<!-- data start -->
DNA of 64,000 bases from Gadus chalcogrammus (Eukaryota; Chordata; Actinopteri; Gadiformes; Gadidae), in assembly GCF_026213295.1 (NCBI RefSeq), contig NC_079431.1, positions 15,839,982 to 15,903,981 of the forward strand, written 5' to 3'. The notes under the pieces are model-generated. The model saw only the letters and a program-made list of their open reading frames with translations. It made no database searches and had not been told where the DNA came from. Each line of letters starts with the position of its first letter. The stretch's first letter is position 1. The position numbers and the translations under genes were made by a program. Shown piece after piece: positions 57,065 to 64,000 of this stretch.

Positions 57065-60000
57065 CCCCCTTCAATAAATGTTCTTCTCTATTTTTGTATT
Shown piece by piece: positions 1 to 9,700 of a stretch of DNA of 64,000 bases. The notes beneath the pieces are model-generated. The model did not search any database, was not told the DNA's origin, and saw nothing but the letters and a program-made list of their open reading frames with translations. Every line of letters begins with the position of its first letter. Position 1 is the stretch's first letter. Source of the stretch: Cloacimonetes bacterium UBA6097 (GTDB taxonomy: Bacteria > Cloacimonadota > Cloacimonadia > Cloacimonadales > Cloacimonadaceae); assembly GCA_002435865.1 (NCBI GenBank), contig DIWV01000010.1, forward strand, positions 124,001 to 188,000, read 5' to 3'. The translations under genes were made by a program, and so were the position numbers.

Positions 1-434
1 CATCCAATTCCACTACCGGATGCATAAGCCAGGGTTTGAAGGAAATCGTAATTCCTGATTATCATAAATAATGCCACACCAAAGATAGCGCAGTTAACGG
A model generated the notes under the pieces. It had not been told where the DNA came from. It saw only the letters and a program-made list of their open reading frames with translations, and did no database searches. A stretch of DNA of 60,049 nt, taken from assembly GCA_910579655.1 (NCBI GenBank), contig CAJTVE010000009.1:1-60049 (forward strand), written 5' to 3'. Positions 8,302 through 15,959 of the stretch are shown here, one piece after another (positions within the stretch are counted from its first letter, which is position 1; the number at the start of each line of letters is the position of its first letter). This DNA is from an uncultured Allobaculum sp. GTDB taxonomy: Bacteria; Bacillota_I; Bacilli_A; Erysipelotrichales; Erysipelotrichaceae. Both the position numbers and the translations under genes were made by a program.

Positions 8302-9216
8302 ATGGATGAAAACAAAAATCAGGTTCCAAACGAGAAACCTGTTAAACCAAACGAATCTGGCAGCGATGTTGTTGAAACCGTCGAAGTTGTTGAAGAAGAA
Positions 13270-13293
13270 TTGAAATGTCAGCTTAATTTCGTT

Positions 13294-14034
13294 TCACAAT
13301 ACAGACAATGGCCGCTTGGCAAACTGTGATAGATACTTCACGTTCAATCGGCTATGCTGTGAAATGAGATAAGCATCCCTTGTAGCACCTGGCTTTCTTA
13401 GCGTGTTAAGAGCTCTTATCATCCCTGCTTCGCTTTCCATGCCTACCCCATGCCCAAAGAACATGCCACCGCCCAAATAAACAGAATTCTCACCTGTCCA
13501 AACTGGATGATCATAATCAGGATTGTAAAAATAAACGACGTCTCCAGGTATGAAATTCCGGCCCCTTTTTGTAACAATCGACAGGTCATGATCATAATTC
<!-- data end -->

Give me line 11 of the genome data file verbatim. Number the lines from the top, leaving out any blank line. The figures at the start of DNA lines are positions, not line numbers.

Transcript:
13270 TTGAAATGTCAGCTTAATTTCGTT